Women in Corporate Ecosystems

Women in Corporate Ecosystems
Courtesy Photo The 2013 McKinsey survey shows companies performed significantly better when women were represented in executive committees.

Courtesy Photo
The 2013 McKinsey survey shows companies performed significantly better when women were represented in executive committees.

My email processing involves an initial skim to delete what is not important and respond to necessary interactions. On the second go-round, I prioritize and search for engaging opportunities. On one particular day the subject line was “Green Jobs Creation in NW Arkansas.”

The word “green” jumped out of my computer as the email included another one of my favorite words, “sustainability.” It appears as though the Fayetteville Forward Green Economy Group is working for “stimulated creation of green jobs through discussion and proposals supporting sustainability throughout the region.”

Valuable financial revenue is generated through the creation of jobs. More jobs results in more tax revenue and disposable income used for urban infrastructure support and security; such as roads, government properties, and police to name a few.

Another strategy to generate revenue is gender equality in upper managerial positions. Creating an ecosystem that allows women to advance up the corporate ladder results in increased business value. The 2013 McKinsey survey shows companies preformed significantly better when women were represented in executive committees. For example; a 47 percent increase in the return on equity and 55 percent increase in average earnings before interest and tax deductions occurred when women were represented in higher levels of the corporate ladder.

Times have changed significantly from when President John F. Kennedy developed the Commission of the Status of Women in a 1961 report. In those days, Kennedy recognized the need to open the workplace to more women. A decade later, President Obama implemented the Women in America: Indicators of Social and Economic Well-Being. This report houses some interesting data.

Women have made gains in education achievement and labor force positioning. Although they made up almost half of the labor force, women only earned about 75 percent of what men earned in 2009. Females still have mountains to climb since they are more likely to live in poverty than men. Unmarried female head-of-households, with children, have two to three times greater chances of living in poverty than both male and females living in similar conditions.

In 1988 and 2008, female head-of-household earnings were the lowest of all family types and, in 2008, they earned 30 percent less than their counterparts without children. Many of these women struggled to survive where 16 percent received non-earned, cash transfer income from the government.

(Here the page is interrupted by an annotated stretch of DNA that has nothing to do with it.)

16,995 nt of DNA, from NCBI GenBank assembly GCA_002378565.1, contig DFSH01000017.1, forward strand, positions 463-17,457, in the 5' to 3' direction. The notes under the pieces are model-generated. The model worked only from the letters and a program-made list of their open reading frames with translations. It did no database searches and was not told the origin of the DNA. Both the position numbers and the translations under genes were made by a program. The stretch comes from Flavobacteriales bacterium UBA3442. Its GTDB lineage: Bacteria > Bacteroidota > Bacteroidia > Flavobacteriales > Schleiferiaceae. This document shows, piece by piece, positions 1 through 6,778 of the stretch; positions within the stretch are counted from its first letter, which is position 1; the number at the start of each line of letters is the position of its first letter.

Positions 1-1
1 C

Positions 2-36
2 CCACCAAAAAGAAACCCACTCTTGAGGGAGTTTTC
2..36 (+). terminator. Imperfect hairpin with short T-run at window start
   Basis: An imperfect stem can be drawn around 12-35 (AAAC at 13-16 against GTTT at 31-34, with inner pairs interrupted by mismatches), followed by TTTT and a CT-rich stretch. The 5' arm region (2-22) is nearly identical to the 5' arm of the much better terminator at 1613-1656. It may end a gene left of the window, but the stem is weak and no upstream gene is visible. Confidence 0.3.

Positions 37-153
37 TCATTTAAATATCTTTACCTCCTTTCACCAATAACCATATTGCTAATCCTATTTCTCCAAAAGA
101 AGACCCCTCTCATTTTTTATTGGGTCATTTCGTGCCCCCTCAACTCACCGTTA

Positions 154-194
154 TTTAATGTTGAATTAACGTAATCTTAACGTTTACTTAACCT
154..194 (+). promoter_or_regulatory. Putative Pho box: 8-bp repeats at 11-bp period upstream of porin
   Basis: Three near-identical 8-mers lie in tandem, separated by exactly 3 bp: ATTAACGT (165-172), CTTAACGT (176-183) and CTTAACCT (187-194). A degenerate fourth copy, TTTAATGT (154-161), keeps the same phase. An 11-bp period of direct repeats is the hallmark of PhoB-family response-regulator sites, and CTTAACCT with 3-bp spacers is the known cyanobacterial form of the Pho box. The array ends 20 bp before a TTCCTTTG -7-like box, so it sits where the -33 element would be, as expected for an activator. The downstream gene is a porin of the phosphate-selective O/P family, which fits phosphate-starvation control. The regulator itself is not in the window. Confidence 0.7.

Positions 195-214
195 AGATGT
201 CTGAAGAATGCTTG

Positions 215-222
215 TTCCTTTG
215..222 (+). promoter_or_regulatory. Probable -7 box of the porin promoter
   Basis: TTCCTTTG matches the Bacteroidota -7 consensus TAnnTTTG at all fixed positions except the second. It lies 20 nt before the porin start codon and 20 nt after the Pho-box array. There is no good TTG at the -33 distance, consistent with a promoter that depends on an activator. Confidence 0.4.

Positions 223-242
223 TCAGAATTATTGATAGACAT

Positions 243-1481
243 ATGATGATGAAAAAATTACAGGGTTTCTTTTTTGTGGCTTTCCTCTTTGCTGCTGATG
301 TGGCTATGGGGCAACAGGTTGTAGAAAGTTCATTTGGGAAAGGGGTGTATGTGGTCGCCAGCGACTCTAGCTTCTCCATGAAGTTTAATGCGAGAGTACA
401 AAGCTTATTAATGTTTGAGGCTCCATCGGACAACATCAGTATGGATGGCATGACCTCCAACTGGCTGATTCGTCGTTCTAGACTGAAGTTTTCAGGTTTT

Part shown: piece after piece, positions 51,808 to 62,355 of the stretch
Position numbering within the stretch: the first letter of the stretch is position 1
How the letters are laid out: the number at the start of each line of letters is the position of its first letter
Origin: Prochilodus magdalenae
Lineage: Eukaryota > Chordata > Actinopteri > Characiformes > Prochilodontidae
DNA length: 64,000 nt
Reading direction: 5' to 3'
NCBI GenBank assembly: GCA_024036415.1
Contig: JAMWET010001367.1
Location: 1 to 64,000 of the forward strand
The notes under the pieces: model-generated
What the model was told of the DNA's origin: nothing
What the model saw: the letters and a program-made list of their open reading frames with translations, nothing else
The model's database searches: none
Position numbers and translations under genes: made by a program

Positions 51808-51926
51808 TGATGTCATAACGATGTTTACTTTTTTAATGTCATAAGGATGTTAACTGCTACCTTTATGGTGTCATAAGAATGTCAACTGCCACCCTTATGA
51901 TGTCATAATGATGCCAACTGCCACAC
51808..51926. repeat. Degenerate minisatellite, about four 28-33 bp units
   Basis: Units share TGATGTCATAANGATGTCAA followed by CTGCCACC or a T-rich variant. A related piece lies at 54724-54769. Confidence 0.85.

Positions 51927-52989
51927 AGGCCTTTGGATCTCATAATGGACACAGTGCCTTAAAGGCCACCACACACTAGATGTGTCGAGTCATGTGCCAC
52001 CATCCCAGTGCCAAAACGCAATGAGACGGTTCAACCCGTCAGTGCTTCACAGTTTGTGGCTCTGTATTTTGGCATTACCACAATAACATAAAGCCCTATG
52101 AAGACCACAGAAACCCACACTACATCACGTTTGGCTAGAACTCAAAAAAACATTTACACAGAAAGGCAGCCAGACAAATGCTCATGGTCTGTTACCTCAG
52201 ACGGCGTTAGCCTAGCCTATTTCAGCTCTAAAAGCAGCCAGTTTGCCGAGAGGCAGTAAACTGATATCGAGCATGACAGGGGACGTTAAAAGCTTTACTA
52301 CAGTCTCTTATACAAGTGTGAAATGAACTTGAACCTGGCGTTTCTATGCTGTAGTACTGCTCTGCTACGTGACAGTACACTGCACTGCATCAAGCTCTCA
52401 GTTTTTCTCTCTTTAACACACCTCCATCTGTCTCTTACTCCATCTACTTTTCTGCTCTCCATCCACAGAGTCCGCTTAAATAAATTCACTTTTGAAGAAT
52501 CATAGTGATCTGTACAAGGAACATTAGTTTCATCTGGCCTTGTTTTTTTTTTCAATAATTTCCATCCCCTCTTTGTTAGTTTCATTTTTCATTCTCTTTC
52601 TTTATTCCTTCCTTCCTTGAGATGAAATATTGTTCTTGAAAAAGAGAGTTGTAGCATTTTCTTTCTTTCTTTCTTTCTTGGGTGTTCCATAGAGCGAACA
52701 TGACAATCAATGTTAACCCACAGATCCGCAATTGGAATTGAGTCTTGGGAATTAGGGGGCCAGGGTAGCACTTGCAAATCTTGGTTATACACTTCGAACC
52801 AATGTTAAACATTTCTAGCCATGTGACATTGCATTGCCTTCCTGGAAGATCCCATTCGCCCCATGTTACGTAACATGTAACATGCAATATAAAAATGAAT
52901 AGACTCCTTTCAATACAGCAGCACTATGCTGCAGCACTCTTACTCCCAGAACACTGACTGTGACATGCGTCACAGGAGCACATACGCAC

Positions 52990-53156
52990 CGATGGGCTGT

Women are still stereo-typed into gender relational positions; such as secretaries, registered nurses, elementary school teachers, cashiers, and nursing aides — even though over 60 percent of women surveyed by McKinsey were ready to sacrifice their personal lives to improve their employment opportunities. However, men are at an advantage by the work “anytime, anywhere” performance model that penalizes women in working ecosystems. Ironically, women’s ability to excel are due to their leadership behaviors that are aligned with increased financial success.

Women face barriers to succeed in the corporate environment even though 74 percent of men are in agreement that diverse leadership teams results in greater company performance. Challenges to advancement ensue by men’s lack of awareness of what women face in the work ecosystem. There are disparities that exist in communication and leadership styles between men and women that lack sufficient female role-models and support groups to empower them to thrive.

Female confidence is daunted by the male buddy-buddy hierarchical environment. Women have been conditioned since their aspirations may be suppressed through pervasive male and female relationships. The Women in America report found that “sexual victimization and intimate partner violence disproportionately affect women.” In addition, 20 out of 1,000 women are victims by stalking which is higher than the 7 out of 1,000 men that have similar experiences. Twice as many females were victims of electronic bullying than men in the educational environment yet they move on to make gains in their status roles.

Addressing the challenges that women face in their environment allows for people to work together to create ecosystems that support gender equality for our financial infrastructure to thrive. Changing mind-sets and lifestyles allows women to climb out of poverty, serve in corporate environments, and realize security in gender diverse surroundings. The sustainability of businesses is enhanced with the establishment of gender diversity in the workplace.

You may contact ffgreeneconomygroup@gmail.com to RSVP your attendance at the February 6, 2015, Green Jobs Creation in NW Arkansas meeting.

Elizabeth Armstrong, PhD business is Jazzy Eco Sustainable Community, an author, and business coach. Blog: naturemystic.wordpress.com. Website: www.jazzyeco.com.

Categories: Commentary